“Somebody shot at my grandmother’s house and she was on her knees praying, and she had one of those beds with those long posts, and it hit one of those posts and ricocheted off,” he said.
A teenager, dancing to the jukebox at a barbecue joint down the road, wasn’t so lucky. He was hit and killed.
Not a fan of farm life, Harkless went on to study medicine in San Francisco. After that he interned under Dr. Louis T. Bogy, the founding chair of the Podiatry Residency Training Program at the UT Health Science Center at San Antonio and Harkless’ soon-to-be mentor.
Bogy also wrangled the state legislature into requiring the creation of a school of podiatry in the UT system in 1973, Harkless said, a requirement UTRGV is finally fulfilling.
“That was a law. The people here knew nothing about that when they decided they were starting a podiatry school, and that just blows me away,” he said.
Harkless would go on to serve as the division chair and residency program director at UT San Antonio’s Health Science Center, training hundreds of students and fighting to put podiatry on an equal footing with other disciplines.
At the peak, he says he had 16 residents, two fellows and about eight full-time podiatries seeing between 23 and 25,000 patients a year.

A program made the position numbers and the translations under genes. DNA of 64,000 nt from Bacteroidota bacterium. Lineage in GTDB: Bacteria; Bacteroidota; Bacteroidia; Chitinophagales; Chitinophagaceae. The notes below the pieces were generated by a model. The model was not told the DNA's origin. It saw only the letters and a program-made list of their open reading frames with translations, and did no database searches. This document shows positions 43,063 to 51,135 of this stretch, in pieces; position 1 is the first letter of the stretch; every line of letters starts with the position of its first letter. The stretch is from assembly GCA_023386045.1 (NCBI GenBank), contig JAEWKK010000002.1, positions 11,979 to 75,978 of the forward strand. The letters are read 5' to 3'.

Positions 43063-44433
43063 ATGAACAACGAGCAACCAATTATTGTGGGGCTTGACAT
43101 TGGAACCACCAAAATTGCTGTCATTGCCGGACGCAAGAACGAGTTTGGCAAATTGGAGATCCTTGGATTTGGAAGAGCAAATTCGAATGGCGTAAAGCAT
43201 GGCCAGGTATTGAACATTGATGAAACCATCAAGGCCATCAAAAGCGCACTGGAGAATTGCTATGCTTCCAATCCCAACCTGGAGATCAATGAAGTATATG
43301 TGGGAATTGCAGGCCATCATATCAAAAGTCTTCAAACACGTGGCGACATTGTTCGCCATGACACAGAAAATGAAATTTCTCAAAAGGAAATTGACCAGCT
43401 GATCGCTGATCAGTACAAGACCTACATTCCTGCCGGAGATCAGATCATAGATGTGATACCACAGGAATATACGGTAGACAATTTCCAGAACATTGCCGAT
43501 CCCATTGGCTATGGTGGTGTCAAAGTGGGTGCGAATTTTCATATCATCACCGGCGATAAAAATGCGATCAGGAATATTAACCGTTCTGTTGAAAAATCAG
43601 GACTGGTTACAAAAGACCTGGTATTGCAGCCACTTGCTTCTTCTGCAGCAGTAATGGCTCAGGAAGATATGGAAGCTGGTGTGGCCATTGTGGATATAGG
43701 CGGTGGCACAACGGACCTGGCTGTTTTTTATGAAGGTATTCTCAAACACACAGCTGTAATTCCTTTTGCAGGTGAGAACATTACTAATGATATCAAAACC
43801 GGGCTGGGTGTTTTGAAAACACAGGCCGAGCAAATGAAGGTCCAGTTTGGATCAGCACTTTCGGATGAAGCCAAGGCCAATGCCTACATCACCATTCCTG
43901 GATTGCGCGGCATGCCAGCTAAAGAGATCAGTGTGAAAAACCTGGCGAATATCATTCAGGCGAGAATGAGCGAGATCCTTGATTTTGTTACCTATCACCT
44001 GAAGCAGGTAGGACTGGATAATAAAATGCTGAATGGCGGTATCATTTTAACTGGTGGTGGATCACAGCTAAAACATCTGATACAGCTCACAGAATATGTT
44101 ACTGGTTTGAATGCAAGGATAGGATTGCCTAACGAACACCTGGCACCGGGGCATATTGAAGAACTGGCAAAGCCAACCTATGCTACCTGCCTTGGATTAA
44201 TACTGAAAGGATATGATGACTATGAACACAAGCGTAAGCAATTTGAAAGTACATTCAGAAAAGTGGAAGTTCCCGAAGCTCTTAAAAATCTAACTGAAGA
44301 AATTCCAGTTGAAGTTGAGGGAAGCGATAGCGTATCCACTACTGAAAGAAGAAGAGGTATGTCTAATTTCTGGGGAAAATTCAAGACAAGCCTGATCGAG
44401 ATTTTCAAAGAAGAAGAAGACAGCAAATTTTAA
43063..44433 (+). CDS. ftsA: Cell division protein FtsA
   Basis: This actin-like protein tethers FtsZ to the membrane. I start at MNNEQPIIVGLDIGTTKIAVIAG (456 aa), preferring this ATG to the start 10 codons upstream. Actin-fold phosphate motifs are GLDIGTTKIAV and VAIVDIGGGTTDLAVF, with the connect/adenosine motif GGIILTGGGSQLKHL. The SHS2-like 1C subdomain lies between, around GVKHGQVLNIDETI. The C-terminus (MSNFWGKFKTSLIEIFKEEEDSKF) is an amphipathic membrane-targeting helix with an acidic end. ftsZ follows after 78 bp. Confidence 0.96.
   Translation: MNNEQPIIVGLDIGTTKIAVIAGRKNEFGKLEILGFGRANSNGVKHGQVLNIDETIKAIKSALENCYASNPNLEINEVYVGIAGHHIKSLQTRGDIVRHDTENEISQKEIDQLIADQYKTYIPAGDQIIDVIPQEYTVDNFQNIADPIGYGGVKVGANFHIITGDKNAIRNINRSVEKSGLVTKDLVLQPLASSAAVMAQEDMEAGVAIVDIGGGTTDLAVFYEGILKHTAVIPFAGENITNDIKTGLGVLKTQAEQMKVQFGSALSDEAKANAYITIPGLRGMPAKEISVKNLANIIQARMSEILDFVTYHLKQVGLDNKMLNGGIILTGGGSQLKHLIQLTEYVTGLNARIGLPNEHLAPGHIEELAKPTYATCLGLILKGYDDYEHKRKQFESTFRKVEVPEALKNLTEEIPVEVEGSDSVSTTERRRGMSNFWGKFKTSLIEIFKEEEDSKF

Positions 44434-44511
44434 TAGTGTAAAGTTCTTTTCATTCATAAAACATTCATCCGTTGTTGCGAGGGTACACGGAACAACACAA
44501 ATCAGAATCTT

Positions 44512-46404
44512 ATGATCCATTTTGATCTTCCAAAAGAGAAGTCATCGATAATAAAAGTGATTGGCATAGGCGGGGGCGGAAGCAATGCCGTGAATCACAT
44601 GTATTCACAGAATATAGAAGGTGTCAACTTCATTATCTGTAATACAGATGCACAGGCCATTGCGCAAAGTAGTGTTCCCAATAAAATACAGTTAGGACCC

“And UT didn’t give me a cent — the money Bogy got was $200,000, that’s all the state was spending on podiatry. And they cut that, matter of fact they eliminated it in ’17. So, with the RGV starting this, it’s almost crazy,” Harkless said.
After three decades in San Antonio, Harkless went on to become the founding dean for the College of Podiatric Medicine in Pomona. He’s been presented with the Outstanding Educator in Diabetes Award, appointed to serve as a member and the chair of the Texas Diabetes Council, authored a book on foot medicine and give countless seminars on podiatric medicine and diabetes.
The man knows feet and the man knows diabetes, so it’s perhaps no surprise that Harkless got a call in 2017 informing him that UTRGV was feeling out the possibility of a podiatry school and they’d be looking for a dean.
“I said ‘Sir, I’m retired, I’m not looking for no job,” he said.
He was eventually talked into the position, and while he doesn’t intend to stay out of retirement for long, he certainly has his work cut out for him.